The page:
For those who have been dabbling in Facebook ads, or have shown curiosity in the topic, you may have heard me or other marketers talk about installing the Facebook pixel, but what exactly is it and do you need to use it?

Let’s look at what a pixel is before we look into your specific business needs.

According to Facebook; The Facebook pixel is a piece of Javascript code for your website that enables you to measure, optimise and build audiences for your ad campaigns. Using the Facebook pixel, you can leverage the actions people take on your website across devices to inform more effective Facebook advertising campaigns.

Right, now let’s put this in plain English so that we all understand what this means.

Inside your Facebook ads manager dashboard you can find a piece of code, the Facebook pixel, that you can install on your webpages to track who has been to your pages, either in general or as a result of your Facebook advertising efforts.

Let’s take a step back, because you might still be a bit frazzled by this pixel thing.

Have you ever looked at an image and said ‘that looks a bit pixelated; meaning it’s created out of little squares’?

Pixelated image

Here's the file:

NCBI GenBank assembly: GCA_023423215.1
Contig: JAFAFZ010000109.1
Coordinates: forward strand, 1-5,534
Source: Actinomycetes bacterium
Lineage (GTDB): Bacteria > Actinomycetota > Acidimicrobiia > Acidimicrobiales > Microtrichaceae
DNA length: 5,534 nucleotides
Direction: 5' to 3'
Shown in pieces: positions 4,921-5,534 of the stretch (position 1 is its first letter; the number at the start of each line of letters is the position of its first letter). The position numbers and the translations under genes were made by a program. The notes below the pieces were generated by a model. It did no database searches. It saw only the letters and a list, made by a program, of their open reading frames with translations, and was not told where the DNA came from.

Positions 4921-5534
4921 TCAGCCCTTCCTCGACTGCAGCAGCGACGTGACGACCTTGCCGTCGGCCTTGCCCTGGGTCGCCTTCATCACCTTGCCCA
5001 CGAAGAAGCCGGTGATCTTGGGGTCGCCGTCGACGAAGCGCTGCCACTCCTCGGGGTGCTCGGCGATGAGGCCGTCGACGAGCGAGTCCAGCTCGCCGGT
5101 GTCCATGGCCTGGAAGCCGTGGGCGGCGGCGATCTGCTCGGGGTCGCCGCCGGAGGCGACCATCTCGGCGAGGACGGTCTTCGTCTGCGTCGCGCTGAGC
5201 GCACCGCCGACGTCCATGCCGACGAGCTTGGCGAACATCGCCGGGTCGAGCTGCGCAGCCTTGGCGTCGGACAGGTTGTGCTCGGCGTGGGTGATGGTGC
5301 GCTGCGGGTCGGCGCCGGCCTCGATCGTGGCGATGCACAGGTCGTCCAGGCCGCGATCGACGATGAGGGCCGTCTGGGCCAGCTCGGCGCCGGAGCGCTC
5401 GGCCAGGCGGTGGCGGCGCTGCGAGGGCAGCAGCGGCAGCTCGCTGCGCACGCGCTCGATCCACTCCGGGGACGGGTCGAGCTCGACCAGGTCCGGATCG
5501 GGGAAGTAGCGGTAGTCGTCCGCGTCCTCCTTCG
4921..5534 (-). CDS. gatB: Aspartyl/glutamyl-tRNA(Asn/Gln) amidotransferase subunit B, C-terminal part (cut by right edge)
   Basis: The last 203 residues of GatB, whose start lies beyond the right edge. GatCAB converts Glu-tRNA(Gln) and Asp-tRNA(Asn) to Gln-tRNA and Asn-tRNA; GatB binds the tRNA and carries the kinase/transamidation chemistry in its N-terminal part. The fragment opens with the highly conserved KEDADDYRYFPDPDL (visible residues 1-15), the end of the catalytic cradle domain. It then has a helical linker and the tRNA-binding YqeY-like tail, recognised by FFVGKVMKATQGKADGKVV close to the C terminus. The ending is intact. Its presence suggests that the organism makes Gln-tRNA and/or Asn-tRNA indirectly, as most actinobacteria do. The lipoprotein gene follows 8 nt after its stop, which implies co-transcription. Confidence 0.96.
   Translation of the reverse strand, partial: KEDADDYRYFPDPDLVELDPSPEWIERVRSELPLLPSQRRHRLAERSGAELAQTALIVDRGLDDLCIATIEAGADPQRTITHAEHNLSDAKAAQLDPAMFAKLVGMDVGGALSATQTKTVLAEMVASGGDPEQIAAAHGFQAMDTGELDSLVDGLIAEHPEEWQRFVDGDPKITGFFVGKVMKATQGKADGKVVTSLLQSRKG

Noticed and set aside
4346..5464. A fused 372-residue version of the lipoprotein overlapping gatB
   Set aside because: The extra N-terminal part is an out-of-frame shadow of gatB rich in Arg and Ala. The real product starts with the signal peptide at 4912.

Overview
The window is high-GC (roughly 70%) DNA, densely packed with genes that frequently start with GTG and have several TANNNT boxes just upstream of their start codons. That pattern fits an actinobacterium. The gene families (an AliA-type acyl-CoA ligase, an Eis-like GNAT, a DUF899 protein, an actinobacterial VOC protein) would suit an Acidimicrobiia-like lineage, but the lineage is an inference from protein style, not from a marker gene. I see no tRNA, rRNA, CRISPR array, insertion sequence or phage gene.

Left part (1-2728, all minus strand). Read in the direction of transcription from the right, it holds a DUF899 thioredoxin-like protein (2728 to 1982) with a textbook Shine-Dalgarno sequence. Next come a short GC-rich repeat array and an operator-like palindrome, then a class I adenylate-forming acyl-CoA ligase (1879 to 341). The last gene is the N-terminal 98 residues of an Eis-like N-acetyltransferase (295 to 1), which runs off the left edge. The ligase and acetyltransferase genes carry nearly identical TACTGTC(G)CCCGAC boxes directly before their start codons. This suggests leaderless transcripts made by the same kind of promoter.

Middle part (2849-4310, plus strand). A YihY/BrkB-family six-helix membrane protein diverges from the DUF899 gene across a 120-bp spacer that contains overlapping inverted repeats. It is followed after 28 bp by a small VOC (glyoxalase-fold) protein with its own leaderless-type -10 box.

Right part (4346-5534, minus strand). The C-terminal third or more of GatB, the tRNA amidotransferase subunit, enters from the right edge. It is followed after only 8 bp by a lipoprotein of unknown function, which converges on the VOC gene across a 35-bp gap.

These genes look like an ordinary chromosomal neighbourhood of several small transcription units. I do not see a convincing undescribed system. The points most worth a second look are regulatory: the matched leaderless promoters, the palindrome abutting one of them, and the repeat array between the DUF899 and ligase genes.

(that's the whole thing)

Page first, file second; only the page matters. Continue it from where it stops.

This is because images on screens are created out of tiny little squares and if an image isn’t high resolution it can create a pixelated effect.

A Facebook pixel is in essence one of those tiny squares that is placed on the back-end of your website but you’re not able to see it on the front of your website.

What this tiny square enables you to do is to track the traffic on your website, so it helps you gather valuable data that you can use when you’re using Facebook ads.

I hope this explains the pixel a bit better, but if you’re still not sure please let me know and we’ll dive deeper.

Why do you need the Facebook pixel?

There are four main reasons to be using the Facebook pixel on your website.

  1. It can track general traffic on your website which gives you useful data about your audience and options for future advertising. This is why I suggest that you install your pixel early on, well before you consider running Facebook ads.
  2. It lets you track conversions. This means that you are able to track a ‘completed action’ as a result of your Facebook ads, thus tracking whether your ads are working or not and to what extend. For example, you could be tracking purchases, list subscribers or leads.
  3. The pixel will also help you optimise for conversions, which means that Facebook will use its algorithms and magic to show your ad to more people who are more likely to convert based on your ads settings and your audience’s preferences.
  4. The fourth reason to use Facebook pixels is to be able to retarget your audience. Retargeting is when you show ads to someone who has already interacted with your business in some way. For example they have visited your homepage or a specific page on your website.

Retargeting is a fabulous marketing tool and statistics show that retargeted customers are 70 times more likely to purchase, retargeting ads get a 10x higher click-through rate and retargeted customers are 3x more likely to click on your ad than people who haven’t interacted with your business before.